So you want to surf a tsunami? In this article, you’ll learn why that’s not possible – and how dangerous it would be to try. Tsunamis have much more energy than a surf wave, so they last for longer and are much faster. They also look very different to a surf wave. However, tsunamis and surf waves do share some basic characteristics, and both arise as a result of shoaling.
Tsunamis and surf share some important features
Tsunamis and surf waves are both water waves. Like all waves, they are a mode of energy transfer and can be described by their wavelength, speed, frequency, period, amplitude (height) and energy. As waves, they also behave in particular ways – they can be reflected, refracted and diffracted, and two waves can interfere with each other.
Shoaling is important for both tsunamis and water waves. Shoaling is an increase in wave crest height above sea level. It happens when waves enter shallow water (such as coastal areas). Shoaling gives tsunamis their height and their devastating impact. (In the deep ocean, tsunami crests are usually much less than a metre above the sea level.) Shoaling also causes ocean swells to grow in height near the shore, forming surf waves.
Tsunamis and surf have different origins
A tsunami is caused by a massive disturbance to a large body of water. The disturbance has to be under the water or in the water. This means that sea-floor tectonic fault ruptures, underwater volcanic activity (such as eruptions of volcanoes on the sea floor), landslides or earthquakes, explosions in the water or a large object (such as a meteorite) hitting the water can all cause tsunamis.
Unlike tsunamis, surf waves are formed by wind. As it blows across the ocean, the wind imparts energy to the water surface, forming waves (ocean swells). As the wind continues blowing, small swells are whipped up into much larger waves. These waves or swells then interact with land (the seabed) as they near the coast and form the surf waves that we see at the beach.
Tsunamis: much faster, much longer
Tsunamis travel very fast. In deep water, they can move at several hundred kilometres per hour – about the speed of a passenger jet. They are about 10 times faster than a wind-generated ocean swell, which usually travels about 50 km/h in deep water. Both tsunamis and ocean swells slow down in shallow coastal water, but a tsunami will still hit land at 30–50 km/h (too fast to run away from).
Tsunamis have very long wavelengths (over 100 km). Ocean swells are about a thousand times shorter – they have wavelengths about 150 m at the most, decreasing to 30–50 m at the coast when they become surf waves. Long waves involve large volumes of water, so when a tsunami hits land, the water keeps on coming as a torrent for several minutes – the period of the wave at the coast is 10–60 minutes. Compare this with surf waves, which dump a small amount of water on the beach over a few seconds and then recede (the period of the surf is usually 5–15 seconds).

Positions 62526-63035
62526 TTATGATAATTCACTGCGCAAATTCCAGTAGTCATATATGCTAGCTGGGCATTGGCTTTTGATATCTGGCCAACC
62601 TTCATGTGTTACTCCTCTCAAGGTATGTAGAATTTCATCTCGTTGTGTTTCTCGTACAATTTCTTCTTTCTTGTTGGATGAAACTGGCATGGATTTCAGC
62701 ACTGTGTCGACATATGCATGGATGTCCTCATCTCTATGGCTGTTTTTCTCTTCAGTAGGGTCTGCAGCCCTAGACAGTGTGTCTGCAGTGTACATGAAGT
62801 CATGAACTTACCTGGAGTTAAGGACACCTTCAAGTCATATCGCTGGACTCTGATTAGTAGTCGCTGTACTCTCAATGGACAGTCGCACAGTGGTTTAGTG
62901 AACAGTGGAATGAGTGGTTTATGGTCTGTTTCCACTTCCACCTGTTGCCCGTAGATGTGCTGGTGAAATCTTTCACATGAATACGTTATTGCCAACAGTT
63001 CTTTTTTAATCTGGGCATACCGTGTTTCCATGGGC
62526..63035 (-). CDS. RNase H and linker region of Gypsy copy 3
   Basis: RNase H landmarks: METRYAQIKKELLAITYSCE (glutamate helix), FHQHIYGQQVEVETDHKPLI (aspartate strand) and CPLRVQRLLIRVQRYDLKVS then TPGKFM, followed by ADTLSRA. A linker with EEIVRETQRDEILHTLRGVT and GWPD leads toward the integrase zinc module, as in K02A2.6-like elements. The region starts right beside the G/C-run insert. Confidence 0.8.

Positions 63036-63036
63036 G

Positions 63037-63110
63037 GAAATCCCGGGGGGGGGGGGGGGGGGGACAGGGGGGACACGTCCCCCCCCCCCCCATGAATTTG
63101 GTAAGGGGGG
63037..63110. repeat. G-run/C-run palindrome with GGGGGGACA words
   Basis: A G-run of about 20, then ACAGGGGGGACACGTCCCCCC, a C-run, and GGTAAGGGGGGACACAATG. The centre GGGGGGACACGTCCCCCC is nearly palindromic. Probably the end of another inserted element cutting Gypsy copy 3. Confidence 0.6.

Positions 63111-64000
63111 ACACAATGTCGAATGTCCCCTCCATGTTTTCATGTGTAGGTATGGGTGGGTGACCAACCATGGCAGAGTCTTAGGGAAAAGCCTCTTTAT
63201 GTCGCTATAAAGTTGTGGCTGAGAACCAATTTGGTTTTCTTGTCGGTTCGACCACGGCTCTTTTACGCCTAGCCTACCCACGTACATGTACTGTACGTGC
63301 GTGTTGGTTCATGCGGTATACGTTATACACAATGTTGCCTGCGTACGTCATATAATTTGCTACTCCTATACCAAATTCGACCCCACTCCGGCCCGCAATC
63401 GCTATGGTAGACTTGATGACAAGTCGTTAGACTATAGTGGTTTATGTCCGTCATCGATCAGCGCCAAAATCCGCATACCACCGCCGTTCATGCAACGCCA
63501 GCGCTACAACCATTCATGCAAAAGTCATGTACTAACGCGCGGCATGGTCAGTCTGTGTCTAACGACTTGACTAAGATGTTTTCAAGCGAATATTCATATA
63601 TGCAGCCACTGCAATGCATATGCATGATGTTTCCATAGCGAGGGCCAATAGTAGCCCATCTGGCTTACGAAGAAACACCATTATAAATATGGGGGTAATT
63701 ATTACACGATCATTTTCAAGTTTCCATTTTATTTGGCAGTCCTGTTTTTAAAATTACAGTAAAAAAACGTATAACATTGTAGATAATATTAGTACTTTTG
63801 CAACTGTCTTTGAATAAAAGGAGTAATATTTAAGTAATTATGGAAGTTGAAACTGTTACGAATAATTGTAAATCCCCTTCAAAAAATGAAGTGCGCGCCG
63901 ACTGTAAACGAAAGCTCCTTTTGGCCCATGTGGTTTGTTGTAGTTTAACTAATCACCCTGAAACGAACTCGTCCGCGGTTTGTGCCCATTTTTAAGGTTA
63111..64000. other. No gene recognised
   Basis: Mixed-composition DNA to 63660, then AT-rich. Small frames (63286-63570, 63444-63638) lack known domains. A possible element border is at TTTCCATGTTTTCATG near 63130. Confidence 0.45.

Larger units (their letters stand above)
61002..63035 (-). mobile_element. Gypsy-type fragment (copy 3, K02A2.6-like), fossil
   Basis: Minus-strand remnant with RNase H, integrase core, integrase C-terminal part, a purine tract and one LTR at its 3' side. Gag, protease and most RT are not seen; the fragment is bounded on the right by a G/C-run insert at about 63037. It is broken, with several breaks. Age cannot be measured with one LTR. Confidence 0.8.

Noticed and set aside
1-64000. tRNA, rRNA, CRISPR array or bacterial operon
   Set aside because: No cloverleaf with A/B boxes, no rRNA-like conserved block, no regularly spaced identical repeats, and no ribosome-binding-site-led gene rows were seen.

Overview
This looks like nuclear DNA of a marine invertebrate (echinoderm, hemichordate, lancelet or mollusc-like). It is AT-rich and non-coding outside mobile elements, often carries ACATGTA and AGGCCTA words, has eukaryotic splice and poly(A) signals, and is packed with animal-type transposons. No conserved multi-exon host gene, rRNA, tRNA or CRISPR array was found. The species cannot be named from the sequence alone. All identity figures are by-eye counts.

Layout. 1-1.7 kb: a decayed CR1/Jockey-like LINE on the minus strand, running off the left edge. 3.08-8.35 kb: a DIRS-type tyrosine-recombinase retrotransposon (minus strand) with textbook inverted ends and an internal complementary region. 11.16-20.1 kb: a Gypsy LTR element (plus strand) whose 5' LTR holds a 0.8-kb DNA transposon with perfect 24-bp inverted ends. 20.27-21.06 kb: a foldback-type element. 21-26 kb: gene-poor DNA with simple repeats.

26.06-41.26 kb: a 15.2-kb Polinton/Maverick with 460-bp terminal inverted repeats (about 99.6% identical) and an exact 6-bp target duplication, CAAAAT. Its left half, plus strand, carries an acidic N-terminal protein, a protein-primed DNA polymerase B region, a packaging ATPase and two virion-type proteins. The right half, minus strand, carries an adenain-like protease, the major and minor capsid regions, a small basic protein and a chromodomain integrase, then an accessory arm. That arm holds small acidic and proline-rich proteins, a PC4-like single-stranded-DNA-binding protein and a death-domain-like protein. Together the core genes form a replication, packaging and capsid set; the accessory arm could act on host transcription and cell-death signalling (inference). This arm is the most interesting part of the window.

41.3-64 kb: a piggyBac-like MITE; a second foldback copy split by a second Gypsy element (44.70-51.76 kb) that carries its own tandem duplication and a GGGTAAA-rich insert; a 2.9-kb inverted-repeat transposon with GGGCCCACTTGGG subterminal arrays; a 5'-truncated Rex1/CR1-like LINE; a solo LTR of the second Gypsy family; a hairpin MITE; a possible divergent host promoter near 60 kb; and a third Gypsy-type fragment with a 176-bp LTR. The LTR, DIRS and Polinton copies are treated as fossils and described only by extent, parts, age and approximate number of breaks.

Only tsunamis touch the bottom of the sea
Tsunami waves travel through the whole water column down to the sea floor, even to depths of thousands of metres. This is important for predicting the path of a tsunami because the topography of the bottom of the sea guides where the wave is going to travel. Ocean swells are surface waves and do not ‘feel’ the sea floor, except in shallow water.
Breaking versus surging
Surf waves, by definition, are breaking waves (‘breakers’) – they form a whitecap and often have an unbroken front face of water (ideal for surfing) before breaking. A tsunami, though, usually doesn’t break but instead surges onto land. Even if it does break, it doesn’t look like a surf wave. Instead, it forms a turbulent bore, which is a surge of white water without a clear face.
Why can’t you surf a tsunami?
A tsunami usually isn’t a breaking wave and doesn’t have clear water to surf on. It’s also far too fast to surf safely, and it doesn’t end at the beach – instead, it travels long distances inland over a long period before receding back to the coast. Even if you did manage to surf a tsunami, the water would be full of debris from the sea floor, trees, cars and pieces off buildings, and colliding with this could leave you badly injured.
Use an interactive or paper-based Venn diagram to illustrate the key similarities and differences between tsunami waves and surf waves.
Use a Mexican wave to demonstrate how waves transfer energy and to help your students visualise the wave behaviours of reflection, constructive interference and shoaling.
A shallow tray of water is used to demonstrate wave generation and behaviour.
Some clear advice for surfers – why they shouldn’t attempt to surf a tsunami.
Article from The Conversation on how to prepare for a tsumnai, this includes videos.
Real-time water-level data from the New Zealand tsunami gauge network.
This video from NOAA explains how to prepare for and respond to a tsunami.
This Newshub article looks at the risk of tsunamis in New Zealand lakes.